Collapse Statistics
241 human active and 13 inactive phosphatases in total;
194 phosphatases have substrate data;
336 protein substrates;
83 non-protein substrates;
1215 dephosphorylation interactions;
299 KEGG pathways;
876 Reactome pathways;
last scientific update:
11 Mar, 2019
last maintenance update:
01 Sep, 2023



Name O-phosphoethanolamineC00346
Download: mol | sdf
Synonyms02-amino-ethanol dihydrogen phosphate;
2-amino-ethanol phosphate;
2-azaniumylethyl phosphate;
Colamine phosphate;
Colamine phosphoric acid;
Colaminphosphoric acid;
Ethanolamine acid phosphate;
Ethanolamine o-phosphate;
Ethanolamine phosphate;
Mono(2-aminoethyl) phosphate;
Monoaminoethyl phosphate;
Phosphoric acid 2-aminoethyl phenyl ester;
Definition The ethanolamine mono-ester of phosphoric acid, and a metabolite of phospholipid metabolism. This phosphomonoester shows strong structural similarity to the inhibitory neurotransmitter GABA, and is decreased in post-mortem Alzheimer's disease brain.
Molecular Weight
(Exact mass)
141.063 (141.0191)
Molecular Formula C2H8NO4P
InChI InChI=1S/C2H8NO4P/c3-1-2-7-8(4,5)6/h1-3H2,(H2,4,5,6)
Crosslinking annotations KEGG:C00346 | 3DMET:B00092 | CAS:1071-23-4 | ChEBI:17553 | ChEMBL:CHEMBL146972 | NIKKAJI:J12.176B | PDB-CCD:OPE | PubChem:3639 |

Pathway ID Pathway Name Pathway Description (KEGG)
map00564Glycerophospholipid metabolismNA
map00600Sphingolipid metabolismNA
map01100Metabolic pathwaysNA
map01503Cationic antimicrobial peptide (CAMP) resistanceCationic antimicrobial peptides (CAMPs) play an important role in host defense against microbial infection and are key components of the innate immune response. These are found among all classes of life ranging from prokaryotes to humans. In addition to the natural peptides, thousands of synthetic variants have been produced. CAMPs weaken the integrity of the bacterial inner and outer membranes and subsequently kill bacterial cells. On the other hand, bacteria have developed a number of mechanisms against CAMPs. These resistance mechanisms include decreased affinity to CAMPs by substitution of anionic cell surface constituents with cationic molecules; biosynthesis and crosslinking of cell envelope components; external trapping mechanisms that bind or neutralize the CAMPs by direct secretion of proteins, or the release of CAMPs binding molecules from the host cell surface; membrane efflux pumps; and production of peptidases.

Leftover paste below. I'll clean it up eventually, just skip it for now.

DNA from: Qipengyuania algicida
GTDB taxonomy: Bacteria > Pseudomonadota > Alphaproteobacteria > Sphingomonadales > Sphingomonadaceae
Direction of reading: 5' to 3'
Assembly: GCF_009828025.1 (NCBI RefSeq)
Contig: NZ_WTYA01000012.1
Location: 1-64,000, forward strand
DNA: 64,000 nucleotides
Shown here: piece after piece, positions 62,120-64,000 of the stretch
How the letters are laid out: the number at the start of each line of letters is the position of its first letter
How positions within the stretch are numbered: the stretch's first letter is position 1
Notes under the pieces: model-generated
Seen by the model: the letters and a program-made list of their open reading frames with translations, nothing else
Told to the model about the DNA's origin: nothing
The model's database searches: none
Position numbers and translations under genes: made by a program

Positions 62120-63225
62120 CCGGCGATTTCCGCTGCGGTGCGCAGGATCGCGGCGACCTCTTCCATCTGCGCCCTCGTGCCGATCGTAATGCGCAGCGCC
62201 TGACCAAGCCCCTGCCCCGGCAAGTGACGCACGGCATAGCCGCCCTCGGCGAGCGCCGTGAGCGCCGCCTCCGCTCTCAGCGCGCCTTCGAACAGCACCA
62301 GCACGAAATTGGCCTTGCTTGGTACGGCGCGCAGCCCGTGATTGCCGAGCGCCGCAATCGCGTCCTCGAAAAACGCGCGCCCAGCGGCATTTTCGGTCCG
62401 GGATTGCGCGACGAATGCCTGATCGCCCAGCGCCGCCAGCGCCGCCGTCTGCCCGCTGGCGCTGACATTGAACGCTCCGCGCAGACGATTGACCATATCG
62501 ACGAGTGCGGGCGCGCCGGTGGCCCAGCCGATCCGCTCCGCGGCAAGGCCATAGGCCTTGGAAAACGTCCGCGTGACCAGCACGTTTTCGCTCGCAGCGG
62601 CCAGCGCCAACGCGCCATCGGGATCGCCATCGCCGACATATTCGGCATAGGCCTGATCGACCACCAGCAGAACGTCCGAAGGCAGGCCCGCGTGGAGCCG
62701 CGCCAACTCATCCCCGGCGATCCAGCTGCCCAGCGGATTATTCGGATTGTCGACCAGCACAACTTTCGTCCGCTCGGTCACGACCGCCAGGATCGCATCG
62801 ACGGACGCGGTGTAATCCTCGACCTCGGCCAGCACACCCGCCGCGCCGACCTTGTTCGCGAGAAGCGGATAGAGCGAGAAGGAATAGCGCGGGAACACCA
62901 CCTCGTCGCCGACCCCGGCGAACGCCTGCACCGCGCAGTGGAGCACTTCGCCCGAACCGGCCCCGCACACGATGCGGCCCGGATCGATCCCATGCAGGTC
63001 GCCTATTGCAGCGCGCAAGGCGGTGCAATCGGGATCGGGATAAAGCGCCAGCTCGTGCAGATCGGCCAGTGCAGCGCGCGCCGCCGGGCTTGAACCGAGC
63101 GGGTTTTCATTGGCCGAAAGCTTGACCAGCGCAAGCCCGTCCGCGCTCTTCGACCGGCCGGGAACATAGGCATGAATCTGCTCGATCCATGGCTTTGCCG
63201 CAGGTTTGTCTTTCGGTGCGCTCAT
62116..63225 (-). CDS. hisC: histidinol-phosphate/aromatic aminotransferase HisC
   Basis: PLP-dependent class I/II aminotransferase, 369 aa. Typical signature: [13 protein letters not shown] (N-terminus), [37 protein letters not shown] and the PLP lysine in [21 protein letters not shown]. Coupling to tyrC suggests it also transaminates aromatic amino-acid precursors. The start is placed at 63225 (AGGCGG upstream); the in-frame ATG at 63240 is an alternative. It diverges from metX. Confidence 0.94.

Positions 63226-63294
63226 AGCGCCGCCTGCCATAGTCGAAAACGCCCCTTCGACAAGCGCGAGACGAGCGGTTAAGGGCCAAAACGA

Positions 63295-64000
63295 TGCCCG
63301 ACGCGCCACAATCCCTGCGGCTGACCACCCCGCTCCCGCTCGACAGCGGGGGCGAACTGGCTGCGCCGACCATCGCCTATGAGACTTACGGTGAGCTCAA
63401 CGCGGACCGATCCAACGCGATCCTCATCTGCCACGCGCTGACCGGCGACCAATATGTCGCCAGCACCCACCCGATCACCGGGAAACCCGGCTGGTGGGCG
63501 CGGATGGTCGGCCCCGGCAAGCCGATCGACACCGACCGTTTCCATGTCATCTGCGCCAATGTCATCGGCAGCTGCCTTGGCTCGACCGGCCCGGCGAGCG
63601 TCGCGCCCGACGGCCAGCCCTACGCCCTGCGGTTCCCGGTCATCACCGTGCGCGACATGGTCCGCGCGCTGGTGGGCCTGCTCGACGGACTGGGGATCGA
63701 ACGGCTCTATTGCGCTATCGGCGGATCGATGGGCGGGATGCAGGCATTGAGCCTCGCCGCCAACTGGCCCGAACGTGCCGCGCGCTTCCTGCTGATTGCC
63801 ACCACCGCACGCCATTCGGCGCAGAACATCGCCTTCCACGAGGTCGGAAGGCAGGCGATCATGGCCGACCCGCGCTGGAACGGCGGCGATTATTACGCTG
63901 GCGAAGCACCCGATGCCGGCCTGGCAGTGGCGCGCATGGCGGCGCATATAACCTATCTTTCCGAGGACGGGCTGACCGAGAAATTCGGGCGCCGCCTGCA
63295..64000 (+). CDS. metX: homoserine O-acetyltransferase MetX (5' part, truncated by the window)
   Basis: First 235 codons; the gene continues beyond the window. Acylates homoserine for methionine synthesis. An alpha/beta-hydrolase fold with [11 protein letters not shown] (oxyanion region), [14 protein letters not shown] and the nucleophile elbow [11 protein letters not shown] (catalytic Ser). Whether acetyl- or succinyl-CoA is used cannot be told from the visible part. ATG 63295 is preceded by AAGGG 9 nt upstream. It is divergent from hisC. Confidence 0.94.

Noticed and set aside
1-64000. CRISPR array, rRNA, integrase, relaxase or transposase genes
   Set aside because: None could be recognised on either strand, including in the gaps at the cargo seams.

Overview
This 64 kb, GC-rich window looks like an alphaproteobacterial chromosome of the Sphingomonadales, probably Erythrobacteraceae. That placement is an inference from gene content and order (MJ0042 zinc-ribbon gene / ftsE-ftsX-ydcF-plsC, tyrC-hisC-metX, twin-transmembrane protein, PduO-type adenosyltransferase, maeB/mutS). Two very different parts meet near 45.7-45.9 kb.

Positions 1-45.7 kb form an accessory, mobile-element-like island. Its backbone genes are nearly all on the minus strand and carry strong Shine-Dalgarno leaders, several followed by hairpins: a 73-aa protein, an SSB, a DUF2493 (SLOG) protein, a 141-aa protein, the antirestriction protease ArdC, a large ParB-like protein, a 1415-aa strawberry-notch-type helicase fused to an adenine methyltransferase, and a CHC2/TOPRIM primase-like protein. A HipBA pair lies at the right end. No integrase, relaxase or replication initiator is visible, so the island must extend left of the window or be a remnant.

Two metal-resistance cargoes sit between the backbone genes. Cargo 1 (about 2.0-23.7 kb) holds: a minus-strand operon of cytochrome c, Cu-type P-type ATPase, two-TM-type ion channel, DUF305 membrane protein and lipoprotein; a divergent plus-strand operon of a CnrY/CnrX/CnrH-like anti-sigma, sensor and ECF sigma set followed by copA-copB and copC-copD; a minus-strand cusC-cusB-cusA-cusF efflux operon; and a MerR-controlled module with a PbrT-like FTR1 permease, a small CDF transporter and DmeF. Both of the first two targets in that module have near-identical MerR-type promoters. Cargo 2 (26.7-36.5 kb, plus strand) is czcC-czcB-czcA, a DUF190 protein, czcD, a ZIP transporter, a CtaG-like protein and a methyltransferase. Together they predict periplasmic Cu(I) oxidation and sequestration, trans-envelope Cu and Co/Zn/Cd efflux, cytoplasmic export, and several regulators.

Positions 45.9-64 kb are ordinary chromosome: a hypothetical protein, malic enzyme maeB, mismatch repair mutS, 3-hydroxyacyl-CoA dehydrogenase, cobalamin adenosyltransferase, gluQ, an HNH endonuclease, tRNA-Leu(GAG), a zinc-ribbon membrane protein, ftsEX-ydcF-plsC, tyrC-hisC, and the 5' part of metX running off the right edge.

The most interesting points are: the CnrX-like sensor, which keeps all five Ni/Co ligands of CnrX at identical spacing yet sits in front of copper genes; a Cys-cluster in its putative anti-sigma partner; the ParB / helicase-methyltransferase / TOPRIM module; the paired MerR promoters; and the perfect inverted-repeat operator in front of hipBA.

map04071Sphingolipid signaling pathwaySphingomyelin (SM) and its metabolic products are now known to have second messenger functions in a variety of cellular signaling pathways. Particularly, the sphingolipid metabolites, ceramide (Cer) and sphingosine-1-phosphate (S1P), have emerged as a new class of potent bioactive molecules. Ceramide can be generated de novo or by hydrolysis of membrane sphingomyelin by sphingomyelinase (SMase). Ceramide is subsequently metabolized by ceramidase to generate sphingosine (Sph) which in turn produces S1P through phosphorylation by sphingosine kinases 1 and 2 (SphK1, 2). Both ceramide and S1P regulate cellular responses to stress, with generally opposing effects. S1P functions as a growth and survival factor, acting as a ligand for a family of G protein-coupled receptors, whereas ceramide activates intrinsic and extrinsic apoptotic pathways through receptor-independent mechanisms.